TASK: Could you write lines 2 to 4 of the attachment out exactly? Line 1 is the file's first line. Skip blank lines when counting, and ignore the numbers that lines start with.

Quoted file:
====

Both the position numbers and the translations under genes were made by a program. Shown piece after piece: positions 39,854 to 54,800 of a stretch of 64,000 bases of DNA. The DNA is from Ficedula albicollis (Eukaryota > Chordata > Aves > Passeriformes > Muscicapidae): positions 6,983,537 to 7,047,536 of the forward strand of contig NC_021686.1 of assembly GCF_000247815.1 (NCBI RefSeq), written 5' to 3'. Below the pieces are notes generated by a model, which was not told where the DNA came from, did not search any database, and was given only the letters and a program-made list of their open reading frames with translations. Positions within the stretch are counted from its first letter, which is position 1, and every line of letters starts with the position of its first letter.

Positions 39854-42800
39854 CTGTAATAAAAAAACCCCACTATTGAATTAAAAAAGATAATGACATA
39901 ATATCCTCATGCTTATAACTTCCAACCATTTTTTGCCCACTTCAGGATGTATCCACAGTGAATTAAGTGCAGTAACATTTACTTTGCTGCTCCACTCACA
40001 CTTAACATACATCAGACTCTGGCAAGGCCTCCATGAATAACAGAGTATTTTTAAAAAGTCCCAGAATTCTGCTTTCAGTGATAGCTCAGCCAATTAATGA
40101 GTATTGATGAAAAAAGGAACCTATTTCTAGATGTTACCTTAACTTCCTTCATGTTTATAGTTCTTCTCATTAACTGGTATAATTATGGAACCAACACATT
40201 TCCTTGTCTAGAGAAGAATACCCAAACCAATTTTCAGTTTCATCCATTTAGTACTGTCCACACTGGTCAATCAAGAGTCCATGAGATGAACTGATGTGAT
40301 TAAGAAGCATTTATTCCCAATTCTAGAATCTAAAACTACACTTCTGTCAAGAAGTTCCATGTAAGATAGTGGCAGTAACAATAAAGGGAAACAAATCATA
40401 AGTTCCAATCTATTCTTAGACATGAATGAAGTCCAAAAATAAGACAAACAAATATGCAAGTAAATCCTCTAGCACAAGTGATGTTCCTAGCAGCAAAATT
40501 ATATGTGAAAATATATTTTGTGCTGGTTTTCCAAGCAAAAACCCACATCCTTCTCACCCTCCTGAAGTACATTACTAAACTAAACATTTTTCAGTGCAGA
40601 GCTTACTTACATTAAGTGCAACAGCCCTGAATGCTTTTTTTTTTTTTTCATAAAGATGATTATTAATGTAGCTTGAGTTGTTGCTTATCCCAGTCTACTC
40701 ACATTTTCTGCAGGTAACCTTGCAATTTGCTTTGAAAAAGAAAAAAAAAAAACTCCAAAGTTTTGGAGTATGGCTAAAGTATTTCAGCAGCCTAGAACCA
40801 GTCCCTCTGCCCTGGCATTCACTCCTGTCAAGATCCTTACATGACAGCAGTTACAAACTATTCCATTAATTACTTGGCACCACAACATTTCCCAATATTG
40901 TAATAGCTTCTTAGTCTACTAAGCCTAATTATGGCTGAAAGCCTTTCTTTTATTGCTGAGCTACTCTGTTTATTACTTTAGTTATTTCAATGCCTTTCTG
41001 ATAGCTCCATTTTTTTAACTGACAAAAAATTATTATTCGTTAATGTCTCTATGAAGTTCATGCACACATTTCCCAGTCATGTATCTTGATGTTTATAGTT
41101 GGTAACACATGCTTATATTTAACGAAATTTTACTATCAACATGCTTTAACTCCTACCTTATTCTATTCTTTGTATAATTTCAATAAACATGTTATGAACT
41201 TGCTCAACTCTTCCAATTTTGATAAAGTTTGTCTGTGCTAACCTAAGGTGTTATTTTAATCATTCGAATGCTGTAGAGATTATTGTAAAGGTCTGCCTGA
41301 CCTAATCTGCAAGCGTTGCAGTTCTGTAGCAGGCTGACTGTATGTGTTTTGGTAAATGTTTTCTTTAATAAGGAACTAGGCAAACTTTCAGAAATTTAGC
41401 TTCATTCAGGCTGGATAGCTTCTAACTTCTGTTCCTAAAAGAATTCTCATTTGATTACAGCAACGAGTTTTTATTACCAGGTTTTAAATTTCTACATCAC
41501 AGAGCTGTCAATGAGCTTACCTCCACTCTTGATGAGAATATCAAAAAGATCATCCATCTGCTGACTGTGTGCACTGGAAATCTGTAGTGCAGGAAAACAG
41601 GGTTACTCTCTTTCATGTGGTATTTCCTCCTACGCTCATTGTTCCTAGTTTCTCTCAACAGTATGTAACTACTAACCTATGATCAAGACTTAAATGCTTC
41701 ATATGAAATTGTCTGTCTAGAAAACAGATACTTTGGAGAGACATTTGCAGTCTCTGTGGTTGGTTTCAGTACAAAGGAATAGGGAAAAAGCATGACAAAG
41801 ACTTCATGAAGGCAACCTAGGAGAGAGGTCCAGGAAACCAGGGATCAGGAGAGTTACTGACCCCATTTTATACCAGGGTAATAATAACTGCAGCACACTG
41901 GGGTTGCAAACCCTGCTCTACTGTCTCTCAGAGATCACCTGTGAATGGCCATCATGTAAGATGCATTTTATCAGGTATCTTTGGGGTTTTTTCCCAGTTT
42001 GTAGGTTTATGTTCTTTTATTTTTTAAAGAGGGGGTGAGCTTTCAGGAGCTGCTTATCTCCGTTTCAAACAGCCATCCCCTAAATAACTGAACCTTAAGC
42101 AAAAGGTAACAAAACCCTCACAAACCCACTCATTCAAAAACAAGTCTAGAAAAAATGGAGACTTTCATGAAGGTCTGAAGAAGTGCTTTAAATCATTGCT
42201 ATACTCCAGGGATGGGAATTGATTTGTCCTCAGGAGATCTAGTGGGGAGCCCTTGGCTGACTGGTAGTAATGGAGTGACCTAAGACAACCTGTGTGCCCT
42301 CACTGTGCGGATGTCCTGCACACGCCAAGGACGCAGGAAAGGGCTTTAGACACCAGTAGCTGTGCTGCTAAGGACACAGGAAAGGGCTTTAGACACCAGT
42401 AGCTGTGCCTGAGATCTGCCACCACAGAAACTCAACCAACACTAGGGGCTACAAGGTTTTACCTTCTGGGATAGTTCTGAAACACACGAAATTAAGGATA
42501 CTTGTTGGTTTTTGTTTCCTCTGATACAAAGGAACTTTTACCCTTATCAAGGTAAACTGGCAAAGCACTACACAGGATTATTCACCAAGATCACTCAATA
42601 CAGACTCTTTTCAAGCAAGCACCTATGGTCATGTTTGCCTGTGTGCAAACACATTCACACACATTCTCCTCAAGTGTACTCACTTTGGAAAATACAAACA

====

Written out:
Positions 39854-42800
39854 CTGTAATAAAAAAACCCCACTATTGAATTAAAAAAGATAATGACATA
39901 ATATCCTCATGCTTATAACTTCCAACCATTTTTTGCCCACTTCAGGATGTATCCACAGTGAATTAAGTGCAGTAACATTTACTTTGCTGCTCCACTCACA